David Rhodes

‘Lightning Strikes’ by Guest Author David Rhodes

Monday, August 1st, 2011
Guest Author David Rhodes

Guest Author David Rhodes

A woman and her child stepped out into the cool evening air, onto the front porch of the small farmhouse. They sat on a step and gazed up at the stars. The woman leaned forward and propped her chin in her hands.

The little girl looked up at her mother and said solemnly, “Mommy, I miss daddy.”

“I know, Rachael” Cindy Tinney said. “I do, too. I do too.” She stroked the back of Rachael’s hair, and the familiar sadness briefly flowed through her. “But I’ll just bet he’s watching us right now, seeing just how cute you are! And I’ll just bet -”

“Mommy, what kind of star is that?” Rachael pointed up and to the left.

Cindy stared up at the bright star hanging in the darkened sky. It did not hang among the other stars, for it looked much too close. Its light shot out in bright spikes, the largest, brightest object in the sky. “I don’t know,” she said slowly.

Its intensity caught her gaze hypnotically as it began to move. At first, she thought it a trick of her eyes; she looked over at another set of dimmer stars, and where the star was in accordance to them.

The shining star that hung far above a tree-line about fifty yards away (the star was not nearly as close) began to descend, slowly but evidently. It went lower than the stars she had been judging its height with, and she was flabbergasted. (more…)

A Soldier’s Tale by Guest Author David Rhodes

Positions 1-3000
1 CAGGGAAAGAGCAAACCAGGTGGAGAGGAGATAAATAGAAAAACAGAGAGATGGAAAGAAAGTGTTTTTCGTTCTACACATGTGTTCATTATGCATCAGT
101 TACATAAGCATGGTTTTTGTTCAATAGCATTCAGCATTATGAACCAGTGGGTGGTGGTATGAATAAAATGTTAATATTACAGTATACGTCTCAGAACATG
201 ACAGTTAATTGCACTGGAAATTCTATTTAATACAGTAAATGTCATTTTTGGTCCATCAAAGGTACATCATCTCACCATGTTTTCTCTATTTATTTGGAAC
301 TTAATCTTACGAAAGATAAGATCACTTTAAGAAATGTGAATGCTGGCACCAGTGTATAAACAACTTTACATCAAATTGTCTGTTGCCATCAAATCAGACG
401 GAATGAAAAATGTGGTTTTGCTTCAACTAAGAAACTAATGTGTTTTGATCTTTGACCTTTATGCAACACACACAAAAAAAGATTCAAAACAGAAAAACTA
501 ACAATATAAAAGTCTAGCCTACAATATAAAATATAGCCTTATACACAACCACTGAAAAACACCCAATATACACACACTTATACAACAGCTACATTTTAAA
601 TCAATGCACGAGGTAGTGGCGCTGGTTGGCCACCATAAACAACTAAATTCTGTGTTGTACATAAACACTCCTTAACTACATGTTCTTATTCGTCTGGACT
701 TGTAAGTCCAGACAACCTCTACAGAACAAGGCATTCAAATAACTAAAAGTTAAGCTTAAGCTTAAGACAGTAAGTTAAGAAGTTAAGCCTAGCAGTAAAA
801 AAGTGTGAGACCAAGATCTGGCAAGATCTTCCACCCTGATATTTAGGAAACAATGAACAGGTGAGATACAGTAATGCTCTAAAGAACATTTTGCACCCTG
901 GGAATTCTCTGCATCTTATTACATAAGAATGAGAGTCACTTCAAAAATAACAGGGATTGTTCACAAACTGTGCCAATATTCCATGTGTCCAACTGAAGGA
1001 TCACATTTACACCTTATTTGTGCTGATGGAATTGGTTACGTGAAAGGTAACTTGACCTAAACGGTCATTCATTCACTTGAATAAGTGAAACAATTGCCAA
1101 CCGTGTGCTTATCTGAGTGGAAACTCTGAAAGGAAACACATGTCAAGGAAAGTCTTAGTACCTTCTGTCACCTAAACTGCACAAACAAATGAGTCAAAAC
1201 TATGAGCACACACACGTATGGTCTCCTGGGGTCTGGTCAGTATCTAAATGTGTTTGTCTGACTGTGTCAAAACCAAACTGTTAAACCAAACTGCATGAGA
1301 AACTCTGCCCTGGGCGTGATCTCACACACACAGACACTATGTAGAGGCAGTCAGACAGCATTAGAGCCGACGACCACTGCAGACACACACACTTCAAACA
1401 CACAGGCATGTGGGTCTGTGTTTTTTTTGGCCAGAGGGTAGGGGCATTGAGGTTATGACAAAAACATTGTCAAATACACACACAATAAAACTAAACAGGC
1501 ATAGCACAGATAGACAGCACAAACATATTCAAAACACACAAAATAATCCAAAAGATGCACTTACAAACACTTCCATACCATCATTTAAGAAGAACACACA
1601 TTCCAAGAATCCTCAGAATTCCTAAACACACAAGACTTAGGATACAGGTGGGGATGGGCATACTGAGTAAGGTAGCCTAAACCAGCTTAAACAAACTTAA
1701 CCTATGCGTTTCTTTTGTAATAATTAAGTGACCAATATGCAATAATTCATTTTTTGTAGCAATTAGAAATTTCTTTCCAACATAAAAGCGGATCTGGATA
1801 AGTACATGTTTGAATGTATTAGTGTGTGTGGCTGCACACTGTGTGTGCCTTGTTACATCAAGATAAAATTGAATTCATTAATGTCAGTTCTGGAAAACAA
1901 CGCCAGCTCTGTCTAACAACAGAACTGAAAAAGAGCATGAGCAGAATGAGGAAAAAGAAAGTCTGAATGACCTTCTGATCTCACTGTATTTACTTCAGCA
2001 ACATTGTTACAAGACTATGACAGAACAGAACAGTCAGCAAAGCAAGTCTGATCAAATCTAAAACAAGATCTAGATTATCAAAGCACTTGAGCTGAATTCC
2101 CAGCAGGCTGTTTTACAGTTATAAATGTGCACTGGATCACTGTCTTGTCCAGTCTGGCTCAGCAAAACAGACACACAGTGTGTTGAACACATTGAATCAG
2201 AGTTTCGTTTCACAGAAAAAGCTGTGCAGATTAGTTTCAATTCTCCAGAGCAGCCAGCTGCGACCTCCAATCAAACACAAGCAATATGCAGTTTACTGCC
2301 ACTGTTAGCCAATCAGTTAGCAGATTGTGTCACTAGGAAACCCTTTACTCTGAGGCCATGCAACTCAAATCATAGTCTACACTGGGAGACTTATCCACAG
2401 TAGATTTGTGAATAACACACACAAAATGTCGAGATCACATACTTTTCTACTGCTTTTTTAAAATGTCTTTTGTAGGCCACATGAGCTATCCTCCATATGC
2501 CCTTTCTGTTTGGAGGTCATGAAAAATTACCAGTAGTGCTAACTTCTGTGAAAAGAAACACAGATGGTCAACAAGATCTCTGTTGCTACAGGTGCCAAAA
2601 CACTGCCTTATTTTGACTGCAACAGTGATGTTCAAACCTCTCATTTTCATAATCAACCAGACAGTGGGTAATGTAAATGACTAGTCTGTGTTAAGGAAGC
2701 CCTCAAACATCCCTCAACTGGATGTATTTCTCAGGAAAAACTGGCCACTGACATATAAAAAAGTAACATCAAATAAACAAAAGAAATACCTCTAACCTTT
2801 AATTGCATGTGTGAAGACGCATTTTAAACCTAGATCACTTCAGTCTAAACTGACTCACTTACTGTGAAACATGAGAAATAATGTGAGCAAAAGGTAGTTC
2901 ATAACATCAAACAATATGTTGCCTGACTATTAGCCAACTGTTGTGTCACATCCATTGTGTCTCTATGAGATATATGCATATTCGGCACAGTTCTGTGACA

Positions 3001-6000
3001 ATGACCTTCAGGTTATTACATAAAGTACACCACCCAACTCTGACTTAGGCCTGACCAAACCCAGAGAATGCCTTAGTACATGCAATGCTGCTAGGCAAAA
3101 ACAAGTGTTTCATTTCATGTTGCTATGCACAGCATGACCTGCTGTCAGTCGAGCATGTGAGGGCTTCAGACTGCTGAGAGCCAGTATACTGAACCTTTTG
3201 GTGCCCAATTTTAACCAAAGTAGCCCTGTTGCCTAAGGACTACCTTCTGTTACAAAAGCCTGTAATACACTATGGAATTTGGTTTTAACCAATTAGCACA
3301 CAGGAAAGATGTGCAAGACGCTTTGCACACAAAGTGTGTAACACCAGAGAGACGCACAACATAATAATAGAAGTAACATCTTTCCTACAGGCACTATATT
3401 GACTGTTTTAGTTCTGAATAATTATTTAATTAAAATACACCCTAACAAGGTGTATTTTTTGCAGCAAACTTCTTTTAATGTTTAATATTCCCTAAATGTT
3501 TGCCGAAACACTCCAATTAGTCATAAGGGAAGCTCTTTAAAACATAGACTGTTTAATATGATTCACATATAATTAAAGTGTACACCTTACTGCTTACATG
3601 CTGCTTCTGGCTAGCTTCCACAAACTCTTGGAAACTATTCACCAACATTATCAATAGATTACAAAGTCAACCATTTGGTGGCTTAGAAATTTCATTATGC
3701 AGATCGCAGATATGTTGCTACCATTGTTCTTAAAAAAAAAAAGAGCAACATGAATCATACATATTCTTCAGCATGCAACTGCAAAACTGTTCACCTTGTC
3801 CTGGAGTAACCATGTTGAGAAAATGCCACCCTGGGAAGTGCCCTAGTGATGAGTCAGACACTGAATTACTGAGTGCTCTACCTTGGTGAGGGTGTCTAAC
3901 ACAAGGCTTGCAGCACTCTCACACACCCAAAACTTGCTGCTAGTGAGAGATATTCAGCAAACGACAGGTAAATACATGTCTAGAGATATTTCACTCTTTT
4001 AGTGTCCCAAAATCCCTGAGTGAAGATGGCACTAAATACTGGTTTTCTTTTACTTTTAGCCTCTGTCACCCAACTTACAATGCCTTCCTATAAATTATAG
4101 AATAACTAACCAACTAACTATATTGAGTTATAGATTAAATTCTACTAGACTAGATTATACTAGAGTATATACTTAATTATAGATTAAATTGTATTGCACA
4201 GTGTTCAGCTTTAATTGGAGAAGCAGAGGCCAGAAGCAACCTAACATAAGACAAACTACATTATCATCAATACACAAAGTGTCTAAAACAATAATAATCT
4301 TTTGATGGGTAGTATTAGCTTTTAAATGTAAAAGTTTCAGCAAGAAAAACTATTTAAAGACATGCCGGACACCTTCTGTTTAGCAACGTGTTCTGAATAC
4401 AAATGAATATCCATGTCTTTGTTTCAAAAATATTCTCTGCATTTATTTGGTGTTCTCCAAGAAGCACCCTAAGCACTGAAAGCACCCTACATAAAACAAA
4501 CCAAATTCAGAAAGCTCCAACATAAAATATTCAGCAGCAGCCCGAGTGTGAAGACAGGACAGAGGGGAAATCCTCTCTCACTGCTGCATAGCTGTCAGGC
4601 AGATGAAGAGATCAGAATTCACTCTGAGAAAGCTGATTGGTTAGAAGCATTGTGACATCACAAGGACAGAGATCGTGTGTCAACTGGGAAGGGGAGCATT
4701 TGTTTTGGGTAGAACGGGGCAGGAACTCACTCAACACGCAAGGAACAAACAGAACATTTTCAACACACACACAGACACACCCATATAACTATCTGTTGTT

Friday, July 1st, 2011
Guest Author David Rhodes

Guest Author David Rhodes

His father had always told him that a boy wasn’t a man until he had fought in a war. So, he had joined the military, like his father, grandfather, and great-grandfather. His father never told him about dying.

The blast was sudden, surprising, even for a battlefield. For a moment he seemed suspended in mid-air, blood streaming from the stumps that used to be his legs, the world around him frozen in a soundless time and space. And then he was falling, nothing left between him and the ground, slamming into earth that should have been much softer, not as hard as a cement sidewalk in a city.

He went straight down, and he had no choice but to scream in agony. He no longer had that luxury, as his body took control of his reactions. His eardrums had been dampened by the blast of the mine, and now all around him were the muffled shouts and curses, gunfire everywhere, the agonizing of those who were like him, those who were dying. (more…)